Tax Identity Fraud on the Rise: What To Do If You Fall Victim– May 07, 2013

Posted by Robert Towne, MT

With the April 15 tax filing deadline still fresh in our memories, it’s a good time to shed some light on a growing problem — tax identity (ID) fraud. Tax ID fraud occurs when a person steals someone else’s identity — whether by using a Social Security number from a deceased veteran or infant, or by illegally purchasing a list of Social Security numbers of living individuals. The fraudster files a false tax return and then collects the refund. Often individuals are not even aware their identity has been stolen until they file their return and are notified by the IRS that a return has already been filed under the same Social Security number.

While it may sound unbelievable, it happens more than you might think and seems to be on the rise. Acting IRS Commissioner Steven Miller, as reported in the Journal of Accountancy, testified to the Senate Finance Committee on April 16th that the IRS has suspended or rejected more than 2 million suspicious returns this filing season. A recent estimate from the Treasury Inspector General for Tax Administration reported that tax ID theft could cost the government $21 billion in fraudulent refunds over the next five years.

The Obama Administration has included several significant tax fraud prevention proposals in its fiscal year 2014 budget plan, including limits on access to death records and omitting Social Security numbers on wage statements.

While the government works on prevention at a systemic level, it’s important to know what to do if you believe you have been a victim of tax ID fraud. Below are a few recommendations from the IRS:

  • If your ID is stolen — whether you believe the ID was or was not used inappropriately for tax purposes:
    • File Form 14039, Identity Theft Affidavit
    • Report to the local police, the three major credit bureaus (Experian, Equifax and TransUnion), and your financial institutions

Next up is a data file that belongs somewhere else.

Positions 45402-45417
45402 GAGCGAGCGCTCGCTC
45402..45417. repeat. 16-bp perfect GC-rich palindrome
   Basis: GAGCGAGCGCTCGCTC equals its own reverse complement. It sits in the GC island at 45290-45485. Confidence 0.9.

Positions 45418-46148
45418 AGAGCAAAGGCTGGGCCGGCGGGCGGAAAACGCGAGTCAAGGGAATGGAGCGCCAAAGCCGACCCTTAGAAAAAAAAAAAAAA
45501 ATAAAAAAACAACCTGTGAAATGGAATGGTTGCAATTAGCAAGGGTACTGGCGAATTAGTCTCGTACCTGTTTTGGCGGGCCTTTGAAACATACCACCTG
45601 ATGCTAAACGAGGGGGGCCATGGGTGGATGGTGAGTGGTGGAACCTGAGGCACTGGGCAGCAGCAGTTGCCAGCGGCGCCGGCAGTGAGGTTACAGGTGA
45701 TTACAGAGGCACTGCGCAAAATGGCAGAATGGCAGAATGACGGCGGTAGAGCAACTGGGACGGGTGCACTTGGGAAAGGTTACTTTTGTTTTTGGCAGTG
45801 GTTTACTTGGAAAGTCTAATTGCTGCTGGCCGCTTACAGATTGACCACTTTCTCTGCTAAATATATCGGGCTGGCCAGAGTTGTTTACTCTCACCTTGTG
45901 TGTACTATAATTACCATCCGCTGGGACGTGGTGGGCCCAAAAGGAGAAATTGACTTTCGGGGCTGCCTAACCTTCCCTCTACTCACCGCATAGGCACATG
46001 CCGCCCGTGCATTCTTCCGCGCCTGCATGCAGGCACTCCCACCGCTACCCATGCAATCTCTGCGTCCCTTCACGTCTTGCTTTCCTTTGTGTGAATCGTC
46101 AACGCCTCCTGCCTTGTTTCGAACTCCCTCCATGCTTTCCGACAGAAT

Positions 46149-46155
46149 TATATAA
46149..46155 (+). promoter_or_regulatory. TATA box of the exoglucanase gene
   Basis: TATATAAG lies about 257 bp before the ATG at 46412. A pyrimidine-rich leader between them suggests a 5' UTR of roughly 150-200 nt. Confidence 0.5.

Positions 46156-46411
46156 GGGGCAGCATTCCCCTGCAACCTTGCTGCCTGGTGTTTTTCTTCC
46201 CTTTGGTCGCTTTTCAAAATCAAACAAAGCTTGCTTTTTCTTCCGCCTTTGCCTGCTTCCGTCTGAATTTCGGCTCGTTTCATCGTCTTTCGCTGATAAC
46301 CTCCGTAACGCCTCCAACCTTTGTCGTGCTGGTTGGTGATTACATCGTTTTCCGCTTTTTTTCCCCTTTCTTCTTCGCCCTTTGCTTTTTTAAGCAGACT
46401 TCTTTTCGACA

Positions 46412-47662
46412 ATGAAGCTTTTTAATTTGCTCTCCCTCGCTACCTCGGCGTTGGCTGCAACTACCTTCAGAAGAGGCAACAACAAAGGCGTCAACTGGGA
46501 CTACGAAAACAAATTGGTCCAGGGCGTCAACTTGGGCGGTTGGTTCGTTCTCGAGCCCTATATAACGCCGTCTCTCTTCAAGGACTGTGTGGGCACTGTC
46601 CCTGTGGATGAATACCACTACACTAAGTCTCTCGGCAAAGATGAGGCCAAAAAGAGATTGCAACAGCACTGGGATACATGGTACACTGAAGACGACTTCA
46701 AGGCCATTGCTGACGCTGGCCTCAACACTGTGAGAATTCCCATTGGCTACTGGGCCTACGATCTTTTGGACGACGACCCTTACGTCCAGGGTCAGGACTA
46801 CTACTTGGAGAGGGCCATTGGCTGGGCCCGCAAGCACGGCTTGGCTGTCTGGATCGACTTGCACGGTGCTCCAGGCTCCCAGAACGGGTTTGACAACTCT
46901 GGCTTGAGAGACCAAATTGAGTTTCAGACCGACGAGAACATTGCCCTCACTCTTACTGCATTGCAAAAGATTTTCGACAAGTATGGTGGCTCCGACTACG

• Respond immediately if you receive an IRS notice reporting that more than one tax return was filed under your name or other suspicious tax-related activity has occurred
  • If you are claiming to be a victim of ID theft, be prepared to provide the IRS with the following:
    • Valid U.S. federal or state government-issued identification
    • Evidence of the ID theft (Form 14039 or police report)
  • If you have knowledge of another person filing a federal tax return with a stolen SSN or EIN:
    • Contact your accountant, who will refer your information to the Criminal Investigation Fraud Detection Center.
  • If you receive an email from the IRS requesting personal information:
    • Be aware that the IRS does not request sensitive information by email
    • Forward a copy of the email to IRS at

The bottom line is to always protect your financial information, be careful who you share it with and act immediately if you believe your information has been comprised.

For more information on this topic, contact a member of your Cohen & Company service team or visit the IRS website to review its Taxpayer Guide to Identity Theft.


This communication is for information only, and any action should only be taken after a detailed review of the specific situation and appropriate consultation.

Notwithstanding that these materials do not constitute legal, accounting or other professional advice, as may be required by United States Treasury Regulations and IRS Circular 230, you should be advised that these materials are not intended or written to be used, and cannot be used by you or any other person, for the purpose of avoiding penalties that may be imposed under federal tax laws. No written statement contained in these materials may be used by any person to support the promotion or marketing of or to recommend any federal tax transaction(s) or matter(s) addressed in these materials, and any taxpayer should seek advice based on the taxpayer's particular circumstances from an independent tax advisor with respect to any such federal tax transaction matter.